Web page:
Marijuana businesses before Brighton City Council at special meeting


BRIGHTON — City officials are set to discuss whether to continue blocking marijuana businesses inside the city or to change the current ordinance. 

During the upcoming council meeting Wednesday, officials also could simply continue talking about the issue without making a decision.

A special meeting of the Brighton City Council, which is open to the public, will take place at 6:30 p.m. May 11 at the Brighton Community Center, 555 Brighton St., to discuss the potential for allowing marijuana businesses in the city.

Will Brighton stay opted out?

Marijuana businesses of any kind are not currently allowed in the city, which opted out under Michigan’s recreational marijuana law.

In October, Brighton City Council passed a resolution instructing the city’s planning commission to begin an ordinance review process and identify possible locations for marijuana businesses.

The council stipulated that marijuana businesses would not be allowed in or around the downtown business district, including Main Street.

At the time, officials discussed whether the city should get ahead of special interest groups that could petition to place the question on the ballot and force their hand. 

MORE: Two Brothers Coffee in Brighton has a new owner. Here’s what he’s planning

The planning commission reported back in December, but the council did not take action. The commission declined to create a draft ordinance, as city council had requested, and instead submitted items for consideration for how marijuana business could be regulated in the city. 

Opponents concerned about impacts

Some city officials and the Brighton school board have opposed allowing marijuana businesses.

City councilmember Susan Gardner shared her concerns in April about how marijuana use impacts young people during public comment at a meeting of the Livingston County Board of Commissioners. 

Gardner shared information from the Centers for Disease Control and Prevention about how marijuana use can harm developing brains and lead to marijuana use disorder. 

“Please consider, coming out of this pandemic, do we need anything more to distract and hook our youth, going the wrong way?” she said.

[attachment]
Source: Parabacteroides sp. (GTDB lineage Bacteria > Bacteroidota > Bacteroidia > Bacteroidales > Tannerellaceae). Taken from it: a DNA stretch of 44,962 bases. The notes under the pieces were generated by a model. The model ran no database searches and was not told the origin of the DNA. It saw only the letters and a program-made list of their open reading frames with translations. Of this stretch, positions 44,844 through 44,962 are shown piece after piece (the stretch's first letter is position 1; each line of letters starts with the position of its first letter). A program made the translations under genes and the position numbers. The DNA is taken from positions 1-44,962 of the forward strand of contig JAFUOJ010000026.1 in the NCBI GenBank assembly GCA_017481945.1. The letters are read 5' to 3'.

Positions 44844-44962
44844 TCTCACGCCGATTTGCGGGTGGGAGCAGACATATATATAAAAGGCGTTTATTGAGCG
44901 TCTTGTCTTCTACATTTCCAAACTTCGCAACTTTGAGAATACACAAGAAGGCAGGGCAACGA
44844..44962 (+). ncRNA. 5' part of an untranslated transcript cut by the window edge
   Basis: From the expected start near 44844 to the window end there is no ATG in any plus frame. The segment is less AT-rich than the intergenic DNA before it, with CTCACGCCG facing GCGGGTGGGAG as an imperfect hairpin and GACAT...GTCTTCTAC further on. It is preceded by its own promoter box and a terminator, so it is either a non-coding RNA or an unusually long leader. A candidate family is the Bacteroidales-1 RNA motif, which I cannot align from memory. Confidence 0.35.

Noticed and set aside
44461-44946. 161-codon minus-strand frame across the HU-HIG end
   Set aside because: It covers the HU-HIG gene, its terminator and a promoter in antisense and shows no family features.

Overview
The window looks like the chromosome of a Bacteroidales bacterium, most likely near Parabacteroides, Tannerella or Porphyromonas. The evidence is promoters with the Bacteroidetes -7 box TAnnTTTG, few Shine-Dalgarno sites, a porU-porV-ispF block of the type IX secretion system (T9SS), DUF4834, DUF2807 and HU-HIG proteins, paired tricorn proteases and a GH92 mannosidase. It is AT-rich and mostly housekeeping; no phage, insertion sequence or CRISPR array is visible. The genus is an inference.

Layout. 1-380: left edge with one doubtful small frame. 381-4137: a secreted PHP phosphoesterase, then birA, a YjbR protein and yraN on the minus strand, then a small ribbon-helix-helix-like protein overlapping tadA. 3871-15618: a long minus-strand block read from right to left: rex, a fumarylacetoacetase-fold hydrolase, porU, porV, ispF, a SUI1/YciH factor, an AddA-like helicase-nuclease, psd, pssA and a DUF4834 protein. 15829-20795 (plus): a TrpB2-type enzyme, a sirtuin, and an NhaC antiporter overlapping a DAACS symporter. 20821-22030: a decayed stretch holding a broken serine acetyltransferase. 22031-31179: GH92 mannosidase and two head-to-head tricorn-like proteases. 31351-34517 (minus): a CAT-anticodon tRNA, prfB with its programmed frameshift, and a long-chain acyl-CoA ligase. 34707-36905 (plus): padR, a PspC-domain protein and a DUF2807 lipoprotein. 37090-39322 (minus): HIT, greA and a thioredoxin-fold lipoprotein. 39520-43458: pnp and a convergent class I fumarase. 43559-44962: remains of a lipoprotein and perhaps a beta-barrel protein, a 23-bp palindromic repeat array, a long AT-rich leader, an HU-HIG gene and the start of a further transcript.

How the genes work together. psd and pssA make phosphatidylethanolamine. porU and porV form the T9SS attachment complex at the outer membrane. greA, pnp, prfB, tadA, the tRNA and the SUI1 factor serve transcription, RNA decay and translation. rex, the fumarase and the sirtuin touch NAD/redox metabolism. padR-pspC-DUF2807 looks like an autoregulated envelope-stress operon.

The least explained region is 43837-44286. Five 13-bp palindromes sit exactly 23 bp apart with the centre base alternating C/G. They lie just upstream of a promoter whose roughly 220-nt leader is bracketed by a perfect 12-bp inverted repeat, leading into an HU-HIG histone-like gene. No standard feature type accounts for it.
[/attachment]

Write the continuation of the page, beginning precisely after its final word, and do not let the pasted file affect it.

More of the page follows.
Pot business supporters expected

Walled Lake marijuana business owner Jerry Millen recently sold the former Rolison PRO Hardware building in downtown Brighton to a new owner after city officials made it clear they were not interested in allowing marijuana stores on Main Street or in the downtown district.

Millen said he is still interested in eventually opening a store somewhere in the city, even if it’s not downtown. 

MORE: ‘The WellFlower’ co-owner gives a sneak peek of Whitmore Lake’s final marijuana shop

“We’re rallying the pro-marijuana people,” to attend the May 11 council meeting, he said. “I’m inviting people who this impacts directly, who have benefitted, especially when it comes to the medical side.”

He said he expects other cannabis business owners, politicians, medical marijuana patients and local business owners to attend and show support for a regulated, legal marijuana industry in the city. 

He said if the city does not take action, it’s likely special interest groups could begin a ballot initiative that would let voters decide.

“If they don’t, one of these big wigs will do a ballot initiative. Don’t be naïve, they are coming. They will be willing to spend $100,000 to get it on the ballot and take it out of the city’s control,” Millen said. “You need to get ahead of that and pass an ordinance, or someone is going to shove it down their throats.”

School board resolution against

In November, the Brighton Area Schools Board of Education passed a resolution expressing opposition to allowing commercial marijuana businesses in the city and other communities in the school district. 

“[T]he Board of Education for the Brighton Area Schools requests that the elected leaders of the City of Brighton, Brighton Township, Genoa Township, Green Oak Township and Hamburg Township help protect our students from the negative consequences of marijuana use by prohibiting marijuana businesses in their jurisdictions,” the board said in a non-binding resolution.

The resolution also claims permitting marijuana businesses, “results in increased youth access and sends youth a message that marijuana is a safe drug.”

Contact Livingston Daily reporter Jennifer Timar at jtimar@livingstondaily.com



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